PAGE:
German singer-songwriter Zoe Wees grew up in Hamburg suffering with epilepsy. The syndrome made her self-conscious and caused her to feel excluded by others. Wees wrote this self-love anthem to send a message of solidarity to girls around the world who are feeling the pressures of society.
It's hard for girls like us
We don't know who we trust
Not even the ones we love
'Cause they don't know
"'Girls Like Us' is about anyone struggling with themselves every day," Wees told Apple Music. "It was the hardest feeling to grow up in a world that feels like it doesn't accept you. With this song, I finally started to see my inner beauty."
Wees penned the tune with songwriter Hight (Tom Walker's "My Way," Gabrielle Aplin's "Waking Up Slow"), and with producers Patrick Pyke Salmy, Ricardo Munoz, and Nicolas Rebscher. She said writing "Girls Like Us" brought on a shift in perspective: though the songstress will never match up to society's impossible beauty standards, inside she's still beautiful.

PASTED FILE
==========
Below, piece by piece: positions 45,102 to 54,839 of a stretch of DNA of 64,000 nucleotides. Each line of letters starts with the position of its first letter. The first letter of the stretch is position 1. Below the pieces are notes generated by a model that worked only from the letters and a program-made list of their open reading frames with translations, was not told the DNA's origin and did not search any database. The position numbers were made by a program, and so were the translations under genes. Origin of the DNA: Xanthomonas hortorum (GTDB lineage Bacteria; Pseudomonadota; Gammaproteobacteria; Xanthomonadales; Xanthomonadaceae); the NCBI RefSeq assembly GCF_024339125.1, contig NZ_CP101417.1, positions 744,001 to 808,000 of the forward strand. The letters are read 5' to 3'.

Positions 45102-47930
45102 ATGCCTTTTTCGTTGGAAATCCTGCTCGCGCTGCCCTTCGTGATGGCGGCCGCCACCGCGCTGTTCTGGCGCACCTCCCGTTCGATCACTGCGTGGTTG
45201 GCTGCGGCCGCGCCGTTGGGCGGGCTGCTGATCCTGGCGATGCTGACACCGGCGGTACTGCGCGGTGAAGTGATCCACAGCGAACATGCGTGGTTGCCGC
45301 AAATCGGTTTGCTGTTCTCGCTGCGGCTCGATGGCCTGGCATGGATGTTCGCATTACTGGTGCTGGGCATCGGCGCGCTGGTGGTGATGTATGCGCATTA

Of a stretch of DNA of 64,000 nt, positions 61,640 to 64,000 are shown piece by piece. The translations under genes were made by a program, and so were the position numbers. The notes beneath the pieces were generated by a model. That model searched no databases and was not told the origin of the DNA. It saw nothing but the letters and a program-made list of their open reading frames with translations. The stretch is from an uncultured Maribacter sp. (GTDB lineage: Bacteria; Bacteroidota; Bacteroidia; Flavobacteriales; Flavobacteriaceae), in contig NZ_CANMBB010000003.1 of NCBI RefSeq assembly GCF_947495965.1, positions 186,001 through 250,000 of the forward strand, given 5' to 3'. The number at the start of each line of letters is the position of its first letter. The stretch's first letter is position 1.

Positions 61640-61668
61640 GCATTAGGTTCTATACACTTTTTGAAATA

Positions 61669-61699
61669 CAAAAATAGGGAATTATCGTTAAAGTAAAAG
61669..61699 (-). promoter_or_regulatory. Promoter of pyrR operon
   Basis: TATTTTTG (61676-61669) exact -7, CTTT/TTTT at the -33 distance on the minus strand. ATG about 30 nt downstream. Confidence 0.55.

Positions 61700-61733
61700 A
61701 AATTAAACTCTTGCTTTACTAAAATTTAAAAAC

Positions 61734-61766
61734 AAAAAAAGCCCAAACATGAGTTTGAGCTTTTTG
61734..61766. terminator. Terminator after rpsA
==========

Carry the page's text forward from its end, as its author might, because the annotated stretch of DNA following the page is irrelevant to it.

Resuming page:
"This session felt like some kind of transformation," Wees recalled. "I remember telling one of my co-writers how unbelievably worthless I felt. And I remember him saying, 'Zoe, start to see yourself with the eyes of your loved ones.' That actually changed my whole life."
The song's visual shows both sides of Zoe Wees; the confident artist she hopes to become, and a teenage girl still easily knocked down by other people's cruel comments. She explained: "This video is that pain, but also the drumbeat for the empowerment I feel."